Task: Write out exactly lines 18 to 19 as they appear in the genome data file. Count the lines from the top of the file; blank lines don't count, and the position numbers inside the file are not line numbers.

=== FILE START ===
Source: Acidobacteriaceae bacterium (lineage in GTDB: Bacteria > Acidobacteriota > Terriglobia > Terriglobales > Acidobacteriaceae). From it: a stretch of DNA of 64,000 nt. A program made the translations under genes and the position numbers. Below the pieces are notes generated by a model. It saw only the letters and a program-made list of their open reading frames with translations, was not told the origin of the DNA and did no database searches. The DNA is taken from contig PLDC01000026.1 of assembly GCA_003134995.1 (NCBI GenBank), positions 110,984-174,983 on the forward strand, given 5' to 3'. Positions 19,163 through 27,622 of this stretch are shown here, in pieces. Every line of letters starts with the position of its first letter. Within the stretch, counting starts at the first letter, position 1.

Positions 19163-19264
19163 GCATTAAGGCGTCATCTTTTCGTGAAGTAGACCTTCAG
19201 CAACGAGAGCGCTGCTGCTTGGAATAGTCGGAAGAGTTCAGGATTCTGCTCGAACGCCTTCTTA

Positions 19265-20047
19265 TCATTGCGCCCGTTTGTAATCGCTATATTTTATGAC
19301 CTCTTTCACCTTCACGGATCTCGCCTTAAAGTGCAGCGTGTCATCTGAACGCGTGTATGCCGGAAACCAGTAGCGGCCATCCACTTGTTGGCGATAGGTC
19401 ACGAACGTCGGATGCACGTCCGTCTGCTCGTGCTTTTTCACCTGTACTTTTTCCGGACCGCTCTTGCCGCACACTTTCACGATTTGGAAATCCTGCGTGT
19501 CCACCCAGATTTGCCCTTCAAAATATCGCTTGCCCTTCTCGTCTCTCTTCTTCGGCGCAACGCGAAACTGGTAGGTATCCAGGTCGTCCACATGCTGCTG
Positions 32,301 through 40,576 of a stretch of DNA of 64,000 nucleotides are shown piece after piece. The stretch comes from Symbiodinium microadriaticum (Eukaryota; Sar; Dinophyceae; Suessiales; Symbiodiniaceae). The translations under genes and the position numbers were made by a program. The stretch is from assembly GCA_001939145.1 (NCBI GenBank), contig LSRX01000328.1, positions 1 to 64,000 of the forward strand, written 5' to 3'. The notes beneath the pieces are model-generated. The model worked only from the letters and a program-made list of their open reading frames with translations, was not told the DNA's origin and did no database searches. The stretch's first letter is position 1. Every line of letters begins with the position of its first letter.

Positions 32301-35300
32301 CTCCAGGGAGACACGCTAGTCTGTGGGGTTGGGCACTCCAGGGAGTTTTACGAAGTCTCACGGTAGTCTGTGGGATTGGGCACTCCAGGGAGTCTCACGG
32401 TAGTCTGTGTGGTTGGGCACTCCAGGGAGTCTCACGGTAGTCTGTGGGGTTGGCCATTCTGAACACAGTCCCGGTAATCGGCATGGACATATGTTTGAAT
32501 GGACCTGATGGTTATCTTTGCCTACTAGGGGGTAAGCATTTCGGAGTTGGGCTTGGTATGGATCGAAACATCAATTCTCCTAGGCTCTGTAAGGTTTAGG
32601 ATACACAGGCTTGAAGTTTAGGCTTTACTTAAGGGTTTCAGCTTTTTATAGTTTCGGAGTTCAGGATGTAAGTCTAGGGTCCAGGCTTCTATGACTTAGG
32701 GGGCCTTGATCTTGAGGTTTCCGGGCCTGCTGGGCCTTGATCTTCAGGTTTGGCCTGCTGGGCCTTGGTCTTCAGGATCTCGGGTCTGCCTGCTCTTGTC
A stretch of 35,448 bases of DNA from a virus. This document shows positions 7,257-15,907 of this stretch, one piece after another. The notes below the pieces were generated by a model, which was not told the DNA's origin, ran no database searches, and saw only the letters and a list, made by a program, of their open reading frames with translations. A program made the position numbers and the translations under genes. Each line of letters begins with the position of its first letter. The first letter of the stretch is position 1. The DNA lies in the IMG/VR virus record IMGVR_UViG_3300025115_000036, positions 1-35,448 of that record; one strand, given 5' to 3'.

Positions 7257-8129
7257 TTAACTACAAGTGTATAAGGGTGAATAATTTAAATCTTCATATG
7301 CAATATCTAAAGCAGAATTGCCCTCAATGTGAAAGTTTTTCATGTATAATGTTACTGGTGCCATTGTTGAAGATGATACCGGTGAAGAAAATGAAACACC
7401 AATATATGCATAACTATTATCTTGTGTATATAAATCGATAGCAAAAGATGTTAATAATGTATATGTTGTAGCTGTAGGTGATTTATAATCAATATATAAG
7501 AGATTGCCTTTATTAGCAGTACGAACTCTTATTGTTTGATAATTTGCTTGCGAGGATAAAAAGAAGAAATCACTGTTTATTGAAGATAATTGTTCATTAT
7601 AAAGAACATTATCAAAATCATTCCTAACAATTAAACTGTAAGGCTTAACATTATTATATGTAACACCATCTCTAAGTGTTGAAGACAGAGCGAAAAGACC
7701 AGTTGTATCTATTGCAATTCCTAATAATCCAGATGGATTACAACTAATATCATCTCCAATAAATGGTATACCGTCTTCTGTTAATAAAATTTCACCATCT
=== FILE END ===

Positions 7257-8129
7257 TTAACTACAAGTGTATAAGGGTGAATAATTTAAATCTTCATATG